The material presented is something of a departure as well: for the first time in his recording career, Metheny doesn’t include one of his own compositions on a release. Instead, he explores ten “new standards:” songs from the popular canon, many from the sixties and seventies. Some are iconic, like “The Girl from Ipanema,” which is given an ambling, gauzily ruminative rendition. Simon and Garfunkel’s “The Sound of Silence” receives a beautifully hued, impeccably voiced, and eloquently  paced performance. Others like, “Betcha’ By Golly Wow” might not be as familiar to listeners, but they make for equally compelling listening.

In today’s record business, glitz and glamor and high volume too often rule the roost. By contrast, this is a gentle and unassuming CD, which reveals its riches with successive hearings.

Re: ECM beautifully re-imagines (CD Review)

Ricardo Villalobos
Max Loderbauer

ECM Records 2211

Using jazz as source material for electronica/remixing is nothing new. In addition to hip hop samples by crate-digging DJs, and several one off collaborative projects, labels have gotten aboard and opened their archives. Blue Note has released several remix albums while, for their Blue Series, Thirsty Ear frequently pairs electronica artists with avant jazzers. The former releases more or less ause jazz recordings as fodder for sampling/remixing, albeit iconic fodder. The latter are often engaging and collaborative in nature.

Re:ECM takes what I would consider to be still a third approach to jazz recorded sources. Drawing upon ECM Records’ capacious vaults of treasures, it unleashes two of today’s abundantly creative electronic musicians, Ricardo Villalobos and Max Loderbauer. Given wide latitude in their selection of material, the duo draw upon sessions by several fine jazz musicians on ECM’s roster, such as John Abercrombie, Stefano Bollani, and Paul Motian. The ECM New Series is also represented by contemporary classical composers Arvo Pärt and Alexander Knaifel.

The resulting two disc set of tracks is not made in the spirit of remixing choice ECM tracks in toto; nor is it meant to be a sample-fest that spotlights the artists rather than their sources. Instead, Villalobos and Loderbauer treat the recordings as compositional material: to be reworked and developed. Their approach is respectful; their manipulations made deftly and without the heavy-handedness one finds on some of the Blue Note remixes. Most striking here is the microscopic lens brought to details from the sources: breathy wind attacks, string noises on a harp, gently percussive articulations from a jazz drum kit. Indeed, some of Re: ECM’s best moments are accomplished via “addition by subtraction.”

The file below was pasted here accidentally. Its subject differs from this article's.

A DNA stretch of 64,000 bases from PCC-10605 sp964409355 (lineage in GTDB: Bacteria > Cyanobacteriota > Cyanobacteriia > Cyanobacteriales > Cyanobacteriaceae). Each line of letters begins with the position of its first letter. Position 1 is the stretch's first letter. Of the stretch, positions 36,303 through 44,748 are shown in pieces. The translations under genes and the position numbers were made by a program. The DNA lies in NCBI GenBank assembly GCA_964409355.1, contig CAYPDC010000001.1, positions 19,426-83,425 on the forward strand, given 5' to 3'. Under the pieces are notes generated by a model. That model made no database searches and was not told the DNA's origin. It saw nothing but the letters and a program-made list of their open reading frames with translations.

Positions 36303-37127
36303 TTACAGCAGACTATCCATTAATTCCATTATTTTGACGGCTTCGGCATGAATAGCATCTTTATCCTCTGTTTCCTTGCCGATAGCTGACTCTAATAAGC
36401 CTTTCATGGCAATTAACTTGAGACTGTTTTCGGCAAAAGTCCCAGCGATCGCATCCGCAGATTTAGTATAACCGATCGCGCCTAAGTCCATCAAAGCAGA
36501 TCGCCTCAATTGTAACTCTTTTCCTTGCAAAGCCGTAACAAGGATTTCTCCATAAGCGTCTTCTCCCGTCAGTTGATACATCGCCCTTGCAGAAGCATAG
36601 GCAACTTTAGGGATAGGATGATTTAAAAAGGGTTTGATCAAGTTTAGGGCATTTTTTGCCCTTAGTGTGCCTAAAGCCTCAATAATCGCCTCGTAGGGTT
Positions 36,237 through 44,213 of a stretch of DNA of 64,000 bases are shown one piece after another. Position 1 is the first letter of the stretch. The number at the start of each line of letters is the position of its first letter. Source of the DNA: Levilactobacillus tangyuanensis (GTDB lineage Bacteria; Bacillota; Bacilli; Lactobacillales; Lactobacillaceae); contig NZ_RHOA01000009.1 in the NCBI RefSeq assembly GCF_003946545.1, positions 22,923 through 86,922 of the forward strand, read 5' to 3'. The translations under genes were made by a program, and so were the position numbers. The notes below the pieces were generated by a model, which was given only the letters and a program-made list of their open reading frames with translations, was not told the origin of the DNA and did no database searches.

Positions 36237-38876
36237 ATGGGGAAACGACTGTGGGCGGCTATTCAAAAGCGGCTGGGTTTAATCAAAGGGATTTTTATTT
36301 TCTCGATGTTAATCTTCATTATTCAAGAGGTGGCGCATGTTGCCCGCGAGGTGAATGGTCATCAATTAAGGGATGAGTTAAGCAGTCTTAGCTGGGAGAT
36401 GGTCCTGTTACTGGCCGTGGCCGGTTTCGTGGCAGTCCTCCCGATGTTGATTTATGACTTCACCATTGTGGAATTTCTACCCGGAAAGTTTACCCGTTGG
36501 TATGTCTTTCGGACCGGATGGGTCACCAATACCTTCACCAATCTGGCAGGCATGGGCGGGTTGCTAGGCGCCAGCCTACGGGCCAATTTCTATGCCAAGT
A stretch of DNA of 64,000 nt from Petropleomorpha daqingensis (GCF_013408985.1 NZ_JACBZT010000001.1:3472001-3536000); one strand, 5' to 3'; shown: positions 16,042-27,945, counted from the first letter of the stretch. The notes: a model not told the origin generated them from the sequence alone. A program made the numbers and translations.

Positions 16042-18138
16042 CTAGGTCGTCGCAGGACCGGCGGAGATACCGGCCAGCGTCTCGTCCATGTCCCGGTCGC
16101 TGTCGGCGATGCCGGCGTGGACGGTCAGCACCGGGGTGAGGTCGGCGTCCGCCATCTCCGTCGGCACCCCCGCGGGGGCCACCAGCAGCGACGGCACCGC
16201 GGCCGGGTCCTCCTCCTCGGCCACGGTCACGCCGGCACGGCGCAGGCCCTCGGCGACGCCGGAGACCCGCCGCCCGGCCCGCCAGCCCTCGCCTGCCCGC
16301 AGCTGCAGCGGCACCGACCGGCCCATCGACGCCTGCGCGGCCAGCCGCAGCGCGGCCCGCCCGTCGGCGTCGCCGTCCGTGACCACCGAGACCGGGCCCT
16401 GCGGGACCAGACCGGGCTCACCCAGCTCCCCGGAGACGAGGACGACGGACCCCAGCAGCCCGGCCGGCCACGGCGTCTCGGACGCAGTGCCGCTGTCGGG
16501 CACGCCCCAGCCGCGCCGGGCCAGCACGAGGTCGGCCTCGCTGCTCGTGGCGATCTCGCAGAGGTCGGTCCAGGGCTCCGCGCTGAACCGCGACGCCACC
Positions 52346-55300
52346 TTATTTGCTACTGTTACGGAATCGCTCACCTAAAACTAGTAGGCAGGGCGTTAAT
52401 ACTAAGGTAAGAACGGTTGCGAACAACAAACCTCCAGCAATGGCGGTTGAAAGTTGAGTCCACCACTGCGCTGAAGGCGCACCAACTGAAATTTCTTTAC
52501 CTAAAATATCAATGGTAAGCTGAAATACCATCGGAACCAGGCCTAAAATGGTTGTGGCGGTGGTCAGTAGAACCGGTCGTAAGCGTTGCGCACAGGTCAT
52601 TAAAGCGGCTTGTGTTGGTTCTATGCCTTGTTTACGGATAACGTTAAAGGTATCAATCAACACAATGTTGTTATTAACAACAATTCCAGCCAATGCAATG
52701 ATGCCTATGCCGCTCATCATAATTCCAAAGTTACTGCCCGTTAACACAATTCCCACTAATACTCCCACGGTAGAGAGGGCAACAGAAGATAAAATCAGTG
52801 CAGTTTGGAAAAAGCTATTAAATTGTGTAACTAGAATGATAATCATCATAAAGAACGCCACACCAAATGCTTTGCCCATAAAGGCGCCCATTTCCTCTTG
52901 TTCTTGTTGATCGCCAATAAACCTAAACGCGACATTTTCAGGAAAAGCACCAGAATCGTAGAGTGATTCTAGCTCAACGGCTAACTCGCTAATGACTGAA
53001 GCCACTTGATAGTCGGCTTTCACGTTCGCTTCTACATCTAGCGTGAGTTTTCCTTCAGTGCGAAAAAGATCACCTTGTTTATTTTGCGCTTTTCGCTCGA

While the artists themselves weren’t playing live for Villalobos and Loderbauer, there is a third presence on these recordings that bridges the gap between creators and recreators. Producer and ECM label head Manfred Eicher supervised the mastering of Re:ECM. Given his association with the source recordings the first time around, his involvement lends an air of authenticity to the proceedings. One can hear his presence as well. In virtually every respect, this sounds like an ECM disc: production values, sound world, ambience, and creative aesthetic.

Too many crossover projects end up feeling like a fish out of water. On the contrary, Re: ECM is the real deal. Here’s an idea: next time around, get Villalobos and Loderbauer into the studio with some ECM recordings artists. The possibilities are tantalizing!

Interview with Mimi Goese and Ben Neill

Songs for Persephone: Mimi Goese & Ben Neill

Take a seductive voiced art-pop singer and a post-jazz/alt-classical trumpeter. Add fragments of nineteenth century classical melodies, electronics elicited by a “mutantrumpet” controller. Then add influences ranging from ancient Greek mythology to the Hudson River Valley. What you have are the intricate yet intimate sounds on an evocatively beautiful new CD: Songs for Persephone.


The Persephone legend is one of the oldest in Greek mythology, with many variants that provide twists and turns to the narrative and subtext of the story.  In the myth, Persephone, daughter of Zeus and the harvest goddess Demeter, is kidnapped by Hades, god of the underworld. During her absence, vegetation is unable to grow in the world; fields fall fallow and crops cannot be harvested.


To break this horrible time of famine, the gods come to an understanding with Hades. Persephone is eventually freed, but on the condition that, if she has eaten anything while in Hades’ realm, she must return to his kingdom for a certain length of time. Thus, each year she must remain in the underworld one month for each pomegranate seed that she has consumed. This serves to rationalize, in mythic terms, the change of seasons, times of decay and renewal, shifts in light and weather; even the autumn foliage and the falling of the leaves.